As a mother of 2 children, I can't conceive in 2018 number of loads of washing I've done over the years. Washing, hanging clothes on the line (which many times had been soaked by rain while I was at work), drying, folding & ironing. It would be fair to say that most of us have done our fair share of laundry over the years.
A typical home life in Thailand in may ways differs from that in an Australian home. In Thailand many homes don't have a laundry room & as a consequence a washing machine or clothes dryer.
While these home appliances offer convenience in a typical 'western' setting when I consider the Thai way of doing things perhaps we've been programmed to think that way, when in fact we are slaves to these appliances.
Since moving here in November my minimalist living conditions in Thailand are much like a standard hotel room in any country at a 3-star level, minus the room service of course, so my lifestyle must also adapt to my new environs also. My 'room' consists of a two rooms in total - comprising a wet room (bathroom) with a shower powered by a water heater, toilet (western style) & sink which supplies cold water only.
The main room with air conditioning has a queen sized bed, a 3 seater lounge, a television, cabinet & small desk. The area is tiled & leads out onto a small balcony with a plastic chair. I'm situated on the first floor of a three storey building which is set on a main road.
Getting laundry done - Thai style.
There's a laundry shop around every 50 metres or so in Phuket, Thailand so when the dirty clothes pile is outweighed by the clean clothes it's time to seek out a professional to get the job done.
It's really not possible to hand wash clothes here in Patong as the water supply is non-potable - the water is brown & when clothes are left to soak they take on the minerals & other contaminants in the water supply leaving clothes stained & looking dirtier than they were previously, especially whites. When it comes to washing larger items such as bed sheets quite frankly it's impossible due to the size constraints of my plastic tub & bathroom sink.
I have no kitchen sink or laundry tub & my bathroom sink is quite small. For a short time after moving in I have been hand washing my clothes however did not feel like they were sufficiently cleaned to wear again.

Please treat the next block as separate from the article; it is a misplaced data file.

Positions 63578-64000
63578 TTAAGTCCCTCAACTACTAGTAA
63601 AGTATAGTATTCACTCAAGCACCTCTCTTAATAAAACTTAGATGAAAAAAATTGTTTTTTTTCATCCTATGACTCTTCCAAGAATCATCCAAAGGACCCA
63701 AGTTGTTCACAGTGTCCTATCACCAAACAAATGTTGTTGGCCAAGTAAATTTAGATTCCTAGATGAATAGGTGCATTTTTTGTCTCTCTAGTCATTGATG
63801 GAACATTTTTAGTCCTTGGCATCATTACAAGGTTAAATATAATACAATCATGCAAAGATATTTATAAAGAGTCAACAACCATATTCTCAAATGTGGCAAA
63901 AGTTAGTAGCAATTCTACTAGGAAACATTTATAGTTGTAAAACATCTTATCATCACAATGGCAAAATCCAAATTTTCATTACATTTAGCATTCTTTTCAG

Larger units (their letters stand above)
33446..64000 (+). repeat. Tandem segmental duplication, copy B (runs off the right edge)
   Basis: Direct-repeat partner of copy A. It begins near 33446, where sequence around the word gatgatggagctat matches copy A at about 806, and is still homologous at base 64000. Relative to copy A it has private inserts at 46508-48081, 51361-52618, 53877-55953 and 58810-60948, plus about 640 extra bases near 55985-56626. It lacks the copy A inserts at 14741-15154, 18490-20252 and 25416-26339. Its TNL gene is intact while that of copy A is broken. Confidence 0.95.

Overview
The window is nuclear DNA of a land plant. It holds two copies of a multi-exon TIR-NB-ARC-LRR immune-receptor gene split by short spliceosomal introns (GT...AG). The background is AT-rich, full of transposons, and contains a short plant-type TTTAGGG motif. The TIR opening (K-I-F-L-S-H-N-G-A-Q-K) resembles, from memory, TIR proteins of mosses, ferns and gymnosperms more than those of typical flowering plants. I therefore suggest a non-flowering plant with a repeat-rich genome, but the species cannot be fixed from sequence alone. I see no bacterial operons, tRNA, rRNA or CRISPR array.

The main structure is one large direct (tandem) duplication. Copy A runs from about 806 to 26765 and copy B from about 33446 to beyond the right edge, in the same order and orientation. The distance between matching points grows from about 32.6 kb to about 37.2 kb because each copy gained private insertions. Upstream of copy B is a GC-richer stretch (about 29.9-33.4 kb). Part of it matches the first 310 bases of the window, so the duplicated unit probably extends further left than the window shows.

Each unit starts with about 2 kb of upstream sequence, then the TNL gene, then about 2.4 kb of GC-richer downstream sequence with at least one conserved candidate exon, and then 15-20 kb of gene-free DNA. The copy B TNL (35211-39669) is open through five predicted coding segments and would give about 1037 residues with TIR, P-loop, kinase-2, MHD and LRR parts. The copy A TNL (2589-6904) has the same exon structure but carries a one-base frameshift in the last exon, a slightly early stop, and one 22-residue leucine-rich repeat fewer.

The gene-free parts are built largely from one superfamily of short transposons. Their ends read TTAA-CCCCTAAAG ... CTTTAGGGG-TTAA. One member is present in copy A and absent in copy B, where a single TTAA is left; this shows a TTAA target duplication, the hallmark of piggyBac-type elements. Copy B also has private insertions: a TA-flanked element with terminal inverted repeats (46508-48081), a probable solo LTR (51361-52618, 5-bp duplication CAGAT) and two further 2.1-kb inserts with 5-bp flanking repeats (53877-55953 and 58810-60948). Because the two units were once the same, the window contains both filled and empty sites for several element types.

Receipt issued for presentation on collection the following day.
Abandoning the idea of hand washing my clothing I now utilize a laundry service located just a couple of doors down from my accommodation. The standard rate in these parts for 1 kilogram of laundry - fluff & fold is 50 Baht, slightly more if you like your clothing ironed.
On arrival at the laundry my clothes which I had packed into a plastic supermarket shopping bag are weighed. Following this process a receipt is made out detailing the total weight of the load & the total cost. I'm then required to write my name at the top of the docket (the owner only speaks Thai.) A copy of the receipt is issued to me which I'm required to present the following day to collect my laundry.
The turnaround is 24 hours & customers can opt for door to door delivery if they prefer. I've just picked up my laundry after dropping it off yesterday at the around the same time. A pair of shorts, 7 t-shirts & a long sleeve shirt, weighing 1.2 kilograms cost a total 70 Baht - fluff & fold.
To put the cost into context, 70 Baht is roughly AUD$2.75 / USD$2.20 / GPB£1.60
My clothes smell fresh, my whites are whiter than white & all items are neatly folded & placed in a clear plastic sealed bag for collection. The lady who owns & runs the business is a grandmother who often looks after her grandson who is around 5 years of age. I have to say business is booming. With all the expats living nearby there's a constant stream of locals & 'farangs' making a beeline to her door every day.
The service is first class & the result is on par with any dry-cleaner back home at a fraction of the price. When the time comes for me to return again to Australia I contemplate how on earth will I manage to integrate back into Australian society again - let alone do the washing!
With electricity prices in Australia skyrocketing & the ongoing energy crisis which seems to get worse year on year coupled with the price of washing powder one wonders how much a load of washing costs back home, let alone the time & energy required to complete the task.
I'm in total awe of this astute businesswoman, who must be in her late sixties or early seventies. She's running a business which operates 7 days a week, 12 hours a day raising a grandchild & in all likelihood has a husband & is running a household too. What a truly amazing woman indeed.
Thailand is a wonderful place indeed. Each & every day I meet & interact with the locals who go about their business with little fuss. Thai's have much to be proud of. The people are incredible in their resilience, ingenuity, work ethic & in their nation, something that is sadly lacking back home in Australia.